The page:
Glyphosate herbicide application stresses soybeans – even though they're engineered to tolerate the chemical. Report: Claire Robinson
Scientists have found that spraying with glyphosate-based herbicide triggers unintended effects even in genetically modified soybean varieties resistant to these types of pesticide. They report their findings in a new study published in Environmental Sciences Europe.
The researchers, from GenØk–Centre for Biosafety in Norway and the Federal University of Santa Catarina (UFSC) in Brazil, found severe metabolic disturbances in both stacked (multiple transgene) and single transgene trait GM soybeans caused by exposure to a glyphosate-based herbicide.
The scientists used a molecular analytical method known as transcriptomics, which allows the total profile of gene expression or an organism to be determined. The authors of this new study used transcriptomics to investigate if there were alterations in gene expression patterns following spraying with a glyphosate-based herbicide (Roundup Transorb®) on the stacked-trait GM soybean Intacta Roundup Ready 2 Pro MON-877Ø1-2 × MON-89788-1, engineered for glyphosate tolerance and to express a Bt toxin insecticide, and on the single-trait GM soybean Roundup Ready MON-Ø4Ø32-6, genetically engineered for glyphosate tolerance.
Both GM soybean varieties are approved in the EU for food and feed use but not for cultivation. They are widely grown by famers in Brazil.
The researchers looked at the gene expression levels of the stacked and single-trait soy varieties 8 hours after application of the dose of Roundup Transorb® legally permitted in Brazil. The results showed that spraying with the glyphosate-based herbicide caused adverse effects on carbon metabolism and flow, energy metabolism, and photosynthesis, as well as plant defence responses. Oxidative stress (an imbalance in the production of reactive oxygen-based molecules that can lead to DNA, RNA, cell and tissue damage) was found to be induced by herbicide application, as suggested by increased activity of the plants' detoxification system via the important antioxidant molecule glutathione.
The stacked variety had a more intense response to the stress of herbicide application, in that more biochemical pathways were affected.
The results build on previous field evidence of GM soybeans' increased susceptibility to other environmental stressors, including drought and diseases – a susceptibility that appears to be caused by the combination of the GM genes and the herbicide application. This previous evidence is detailed in the new paper.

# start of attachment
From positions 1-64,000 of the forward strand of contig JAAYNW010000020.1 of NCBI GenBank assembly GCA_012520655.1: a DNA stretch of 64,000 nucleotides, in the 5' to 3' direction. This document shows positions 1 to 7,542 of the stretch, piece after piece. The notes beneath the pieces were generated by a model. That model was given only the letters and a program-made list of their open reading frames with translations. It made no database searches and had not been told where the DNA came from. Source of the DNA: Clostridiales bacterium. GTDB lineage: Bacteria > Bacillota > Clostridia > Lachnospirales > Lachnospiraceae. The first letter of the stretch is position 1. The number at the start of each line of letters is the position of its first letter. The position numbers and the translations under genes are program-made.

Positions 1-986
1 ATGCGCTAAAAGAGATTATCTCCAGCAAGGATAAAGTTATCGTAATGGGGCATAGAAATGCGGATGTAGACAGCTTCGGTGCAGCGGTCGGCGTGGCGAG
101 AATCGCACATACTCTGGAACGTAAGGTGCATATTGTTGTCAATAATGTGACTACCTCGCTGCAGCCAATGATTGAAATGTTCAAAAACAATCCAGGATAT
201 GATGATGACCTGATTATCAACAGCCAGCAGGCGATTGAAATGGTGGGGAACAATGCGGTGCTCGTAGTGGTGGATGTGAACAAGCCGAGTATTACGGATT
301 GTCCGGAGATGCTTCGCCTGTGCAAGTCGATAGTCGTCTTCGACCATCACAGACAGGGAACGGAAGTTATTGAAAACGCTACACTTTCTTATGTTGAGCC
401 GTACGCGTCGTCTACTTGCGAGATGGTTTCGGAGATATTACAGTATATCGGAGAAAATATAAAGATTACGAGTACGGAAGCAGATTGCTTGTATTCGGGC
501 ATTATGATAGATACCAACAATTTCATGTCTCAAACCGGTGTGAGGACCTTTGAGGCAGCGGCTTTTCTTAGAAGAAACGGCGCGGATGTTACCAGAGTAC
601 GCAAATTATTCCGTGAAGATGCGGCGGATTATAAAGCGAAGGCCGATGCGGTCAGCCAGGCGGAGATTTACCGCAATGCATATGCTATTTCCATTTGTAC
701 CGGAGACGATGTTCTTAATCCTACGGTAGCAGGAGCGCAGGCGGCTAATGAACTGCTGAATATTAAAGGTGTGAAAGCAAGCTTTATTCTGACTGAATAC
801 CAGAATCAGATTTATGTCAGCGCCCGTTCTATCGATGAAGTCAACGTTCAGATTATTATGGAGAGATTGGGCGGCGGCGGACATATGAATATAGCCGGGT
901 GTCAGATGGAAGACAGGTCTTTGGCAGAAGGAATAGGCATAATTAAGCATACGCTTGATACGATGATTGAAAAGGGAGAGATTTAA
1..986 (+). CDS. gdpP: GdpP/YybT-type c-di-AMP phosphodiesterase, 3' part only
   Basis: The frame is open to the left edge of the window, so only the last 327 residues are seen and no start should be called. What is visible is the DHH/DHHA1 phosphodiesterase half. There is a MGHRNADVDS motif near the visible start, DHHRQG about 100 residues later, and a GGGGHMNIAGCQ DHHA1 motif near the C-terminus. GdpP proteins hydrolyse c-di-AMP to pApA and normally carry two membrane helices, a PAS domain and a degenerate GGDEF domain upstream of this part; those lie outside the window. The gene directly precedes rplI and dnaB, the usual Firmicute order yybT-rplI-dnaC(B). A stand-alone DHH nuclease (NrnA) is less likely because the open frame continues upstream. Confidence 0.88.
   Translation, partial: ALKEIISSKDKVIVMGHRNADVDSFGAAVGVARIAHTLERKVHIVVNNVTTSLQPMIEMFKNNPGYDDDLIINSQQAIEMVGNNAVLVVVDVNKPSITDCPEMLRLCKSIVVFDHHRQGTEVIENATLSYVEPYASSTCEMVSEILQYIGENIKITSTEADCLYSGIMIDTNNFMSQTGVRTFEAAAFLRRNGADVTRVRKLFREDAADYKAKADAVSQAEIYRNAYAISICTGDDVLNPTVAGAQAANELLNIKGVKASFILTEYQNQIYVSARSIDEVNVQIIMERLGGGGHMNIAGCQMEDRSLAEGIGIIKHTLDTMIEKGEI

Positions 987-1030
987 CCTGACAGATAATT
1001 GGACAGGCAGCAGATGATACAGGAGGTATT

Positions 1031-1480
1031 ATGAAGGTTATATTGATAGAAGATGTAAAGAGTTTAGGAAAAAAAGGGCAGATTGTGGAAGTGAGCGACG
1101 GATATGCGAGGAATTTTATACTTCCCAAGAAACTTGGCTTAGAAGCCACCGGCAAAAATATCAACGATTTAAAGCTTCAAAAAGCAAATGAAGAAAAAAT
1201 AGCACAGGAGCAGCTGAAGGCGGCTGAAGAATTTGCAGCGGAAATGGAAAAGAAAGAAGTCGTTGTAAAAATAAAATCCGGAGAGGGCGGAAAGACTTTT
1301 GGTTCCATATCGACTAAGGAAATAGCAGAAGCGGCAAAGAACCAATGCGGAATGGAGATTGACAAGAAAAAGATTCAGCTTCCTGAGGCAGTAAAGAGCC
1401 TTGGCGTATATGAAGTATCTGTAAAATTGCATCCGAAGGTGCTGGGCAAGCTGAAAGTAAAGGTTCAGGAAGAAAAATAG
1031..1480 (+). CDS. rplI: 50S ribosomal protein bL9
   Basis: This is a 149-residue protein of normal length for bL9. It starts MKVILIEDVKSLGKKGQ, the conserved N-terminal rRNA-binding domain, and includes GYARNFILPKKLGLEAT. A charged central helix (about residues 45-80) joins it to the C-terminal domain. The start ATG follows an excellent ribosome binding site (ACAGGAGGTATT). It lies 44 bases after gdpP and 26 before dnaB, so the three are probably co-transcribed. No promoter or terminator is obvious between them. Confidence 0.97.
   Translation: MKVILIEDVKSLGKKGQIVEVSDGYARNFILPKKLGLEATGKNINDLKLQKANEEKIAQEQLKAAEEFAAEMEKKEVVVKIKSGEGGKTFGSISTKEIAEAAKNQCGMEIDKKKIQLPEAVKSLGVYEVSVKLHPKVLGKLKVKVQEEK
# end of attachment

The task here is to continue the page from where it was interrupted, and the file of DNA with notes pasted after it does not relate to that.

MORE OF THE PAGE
Reflective of real-farm conditions
The authors of the new study say that their research, which was conducted in the controlled environment of a greenhouse, reflects real-farm conditions for GM soybean production.
Dr Sarah Agapito-Tenfen, a scientist from GenØk and the lead author of the new publication, added that the new study contains important lessons for improving risk assessment: "Since we have found differences between the stacked varieties (which combine two or more transgenes) and with the herbicide exposure, we recommend the regulatory agencies to include these same [molecular analysis] techniques that we have used in this study as a risk assessment criterion."
The authors state in their paper that scientists need to look more closely at the effects of herbicide applications on genetically modified plants in order to ensure their safety for consumption and for the environment.
On the question of food safety, Dr Agapito-Tenfen told GMWatch, “Anti-nutrients found in plant species are usually associated with some kind of stress response to an abiotic [non-living] or biotic [living] stressor. Since we detected a disturbance in the biochemical pathways related to stress response, such as glutathione and redox [balance in oxygen production and utilisation] metabolism, we suggest that a new risk hypothesis should be drawn from the altered pathways. For instance, a quantitative investigation of anti-nutrients and the presence of new anti-nutrients should be performed.”
GM maize similarly affected
An earlier study, which includes Dr Agapito-Tenfen among its authors, similarly found that a GM Roundup-tolerant maize (NK603) showed increased oxidative stress, which was believed to be caused by expression of the glyphosate-tolerance transgene. The maize also showed altered glutathione metabolism when glyphosate-based herbicide was sprayed during cultivation. The authors commented that the increased levels of antioxidant enzymes in the GM plants were likely to be a response to oxidative stress "in order to maintain proper physiological function".
For GMWatch, these studies show that the GM transformation process results in unpredictable and undesirable alterations in the function of many genes. The studies confirm not only that GM plants are not substantially equivalent to their non-GM counterparts, but also that they are especially vulnerable to environmental stresses. The first law of thermodynamics tells us that energy cannot be created or destroyed, but only changed from one form to another. Accordingly, the genetic manipulation of plants to confer certain traits such as herbicide tolerance redirects energy that the plant would normally use to adapt to environmental stresses. Thus the use of genetically manipulated crops can undermine the resilience of farming systems.
The new study:
Zanatta, C.B., Benevenuto, R.F., Nodari, R.O. et al. Stacked genetically modified soybean harboring herbicide resistance and insecticide rCry1Ac shows strong defense and redox homeostasis disturbance after glyphosate-based herbicide application. Environ Sci Eur. 32, 104 (2020). https://doi.org/10.1186/s12302-020-00379-6